Think of this page from Google ads API. Google conceptualizes the ad as an object, called an entity, while various data points are attached to that box.
To improve Google's understanding of the entities in the real world, it looks for known and trusted entities. It then analyzes the keywords associated with those entities to look for new entities.
Google gets a lot of its entity data from curated and trusted content like Wikipedia and IMDB. The problem is that this data might not be timely and certainly isn't complete.
Each entity exists only once in the world. This data might not be timely and certainly isn't complete. So how can Google correctly build the knowledge graph to point out the actual relationships between entities?
The name "Leonardo" is used by Leonardo Dicaprio, a ninja turtle, and a renaissance painter. The "Leonardo" name entity connects to multiple people, characters, and concepts, but the entity "Leonardo" still exists precisely once.
Leonardo Dicaprio and the ninja turtle are both named after the renaissance painter. Leonardo Dicaprio is also linked to his movies and co-stars, while the ninja turtle is linked to fan art and toys.
Google often uses "entity" as a synonym for "object," but it also uses them for SERP suggestions and knowledge panels. It also gives Google a better understanding of the meaning of content rather than needing to rely on keyword string counts.
SEO Power Suite gives some great advice.
Google uses entities to prioritize content that is complete and thoroughly answers a search question. Content that stays on topic while thoroughly exploring it will rank better than keyword stuffed content.
Pages are optimized if they return the results that humans expected when they typed in the search terms. That's a good thing because it prevents pogo-sticking and increases our conversions to page views ratio.
Classic SEO techniques still work, but Google is returning more and more relevant results all the time. We're getting closer to the time when "good content is SEO content."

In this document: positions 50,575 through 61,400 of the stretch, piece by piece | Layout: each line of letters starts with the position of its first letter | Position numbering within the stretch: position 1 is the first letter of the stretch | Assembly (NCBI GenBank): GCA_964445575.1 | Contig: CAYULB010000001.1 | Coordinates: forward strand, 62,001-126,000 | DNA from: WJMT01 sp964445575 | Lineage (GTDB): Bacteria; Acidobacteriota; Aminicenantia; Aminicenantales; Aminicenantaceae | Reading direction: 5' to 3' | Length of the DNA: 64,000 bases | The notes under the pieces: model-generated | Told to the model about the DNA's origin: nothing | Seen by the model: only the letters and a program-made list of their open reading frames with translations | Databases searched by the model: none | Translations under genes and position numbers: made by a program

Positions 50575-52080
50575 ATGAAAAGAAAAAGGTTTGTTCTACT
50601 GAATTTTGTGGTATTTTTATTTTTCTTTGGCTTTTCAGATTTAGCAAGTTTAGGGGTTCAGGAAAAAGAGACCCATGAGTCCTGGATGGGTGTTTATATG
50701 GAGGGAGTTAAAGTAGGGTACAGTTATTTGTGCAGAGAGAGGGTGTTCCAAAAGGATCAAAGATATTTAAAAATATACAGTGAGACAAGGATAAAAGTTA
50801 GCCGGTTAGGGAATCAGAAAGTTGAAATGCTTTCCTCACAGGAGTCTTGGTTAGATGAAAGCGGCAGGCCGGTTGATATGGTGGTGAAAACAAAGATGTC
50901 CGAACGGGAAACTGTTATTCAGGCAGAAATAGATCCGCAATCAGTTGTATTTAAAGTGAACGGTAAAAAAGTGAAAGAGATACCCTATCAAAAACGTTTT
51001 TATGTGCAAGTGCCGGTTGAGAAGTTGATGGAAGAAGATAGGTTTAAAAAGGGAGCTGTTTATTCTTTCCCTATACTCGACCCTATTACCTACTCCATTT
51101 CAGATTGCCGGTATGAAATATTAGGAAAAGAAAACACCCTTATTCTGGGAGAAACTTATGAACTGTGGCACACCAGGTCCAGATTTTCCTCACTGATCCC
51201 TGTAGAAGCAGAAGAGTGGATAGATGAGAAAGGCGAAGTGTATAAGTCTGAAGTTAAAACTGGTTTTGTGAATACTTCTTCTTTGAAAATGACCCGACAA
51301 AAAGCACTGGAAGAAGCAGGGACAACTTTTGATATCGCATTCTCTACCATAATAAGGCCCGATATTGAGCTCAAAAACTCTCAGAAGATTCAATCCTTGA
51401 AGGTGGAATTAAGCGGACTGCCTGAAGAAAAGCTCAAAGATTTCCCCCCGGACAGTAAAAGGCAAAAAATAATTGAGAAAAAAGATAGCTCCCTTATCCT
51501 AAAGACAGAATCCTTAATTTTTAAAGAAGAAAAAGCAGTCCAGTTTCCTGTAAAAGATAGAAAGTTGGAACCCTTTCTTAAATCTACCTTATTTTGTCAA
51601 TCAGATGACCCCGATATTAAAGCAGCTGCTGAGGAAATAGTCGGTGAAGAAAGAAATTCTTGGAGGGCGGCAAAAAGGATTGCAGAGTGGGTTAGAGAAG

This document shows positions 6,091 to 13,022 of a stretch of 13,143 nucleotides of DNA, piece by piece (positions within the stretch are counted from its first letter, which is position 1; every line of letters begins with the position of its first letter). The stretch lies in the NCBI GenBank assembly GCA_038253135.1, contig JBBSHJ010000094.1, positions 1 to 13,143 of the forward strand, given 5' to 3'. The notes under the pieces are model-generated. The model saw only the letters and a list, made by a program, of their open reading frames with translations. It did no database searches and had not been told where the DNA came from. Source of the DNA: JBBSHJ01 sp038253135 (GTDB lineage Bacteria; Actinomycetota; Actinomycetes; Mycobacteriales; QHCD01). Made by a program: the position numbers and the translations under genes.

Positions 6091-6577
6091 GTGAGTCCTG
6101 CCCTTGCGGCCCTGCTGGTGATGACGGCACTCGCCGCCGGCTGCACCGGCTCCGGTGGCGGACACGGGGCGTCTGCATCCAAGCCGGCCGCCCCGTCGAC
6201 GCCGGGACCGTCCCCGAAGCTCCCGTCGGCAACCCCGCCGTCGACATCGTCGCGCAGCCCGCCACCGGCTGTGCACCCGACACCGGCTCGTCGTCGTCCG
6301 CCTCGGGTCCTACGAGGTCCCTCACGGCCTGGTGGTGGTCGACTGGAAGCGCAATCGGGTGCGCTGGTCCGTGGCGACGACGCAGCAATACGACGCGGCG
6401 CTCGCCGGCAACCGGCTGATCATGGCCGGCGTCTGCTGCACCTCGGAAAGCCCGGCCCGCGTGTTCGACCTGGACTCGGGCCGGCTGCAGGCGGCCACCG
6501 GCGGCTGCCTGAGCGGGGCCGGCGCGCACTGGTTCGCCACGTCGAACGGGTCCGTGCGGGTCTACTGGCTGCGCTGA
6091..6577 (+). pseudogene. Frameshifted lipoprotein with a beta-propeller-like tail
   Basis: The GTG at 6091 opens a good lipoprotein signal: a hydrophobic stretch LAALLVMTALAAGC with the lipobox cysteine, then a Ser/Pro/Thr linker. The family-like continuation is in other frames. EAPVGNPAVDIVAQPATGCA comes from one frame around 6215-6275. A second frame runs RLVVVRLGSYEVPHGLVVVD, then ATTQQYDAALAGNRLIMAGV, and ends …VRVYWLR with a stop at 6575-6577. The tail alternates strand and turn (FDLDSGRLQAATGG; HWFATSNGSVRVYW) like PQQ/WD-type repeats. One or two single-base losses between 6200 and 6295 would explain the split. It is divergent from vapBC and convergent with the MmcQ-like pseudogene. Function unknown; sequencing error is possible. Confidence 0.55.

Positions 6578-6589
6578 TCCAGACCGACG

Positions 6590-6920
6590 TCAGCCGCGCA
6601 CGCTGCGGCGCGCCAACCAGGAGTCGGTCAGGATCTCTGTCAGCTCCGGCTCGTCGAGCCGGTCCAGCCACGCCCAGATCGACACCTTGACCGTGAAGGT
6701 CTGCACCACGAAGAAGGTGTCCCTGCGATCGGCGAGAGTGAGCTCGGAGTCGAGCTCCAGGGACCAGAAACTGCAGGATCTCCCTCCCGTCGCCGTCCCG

Rankbrain uses entities as manipulatable objects. "Christmas" becomes an object with time, location, gifts, and "merry" attached. Christmas results might be heavily time-weighted, and so retrieve different results on November 11th vs. March 15th.
Google can make intelligent guesses about whether I'm talking about this Christmas or Christmas as a general concept based on the date and location of my search. It can give weight to the concepts within the entity and decide appropriate search results.
In my Christmas example, November 11th might return Black Friday shopping deals, whereas March 15th might return the Wikipedia page and generic information.
At this point, it’s getting harder and harder to fake your way into first position. Build your content to stay on topic but be topic complete.
As Google classifies more of the world as entities, it builds a picture that is closer to the one that humans see. Entities are exciting for SEO, but ultimately will be very useful to Google in self-driving cars and machine learning.
Entities are a deceptively powerful way of programming for the world around us. Entities are essential for Google, and they're here to stay.
You should be.
If you're not number one in the Google search rankings, you're leaving a lot of traffic and money on the table.
If you're not number one, you need to find out why and fix it fast.
Google entity optimization is one of the top ten tools SEOaudit uses to maximize organic traffic. We use every tool possible and leave nothing on the table.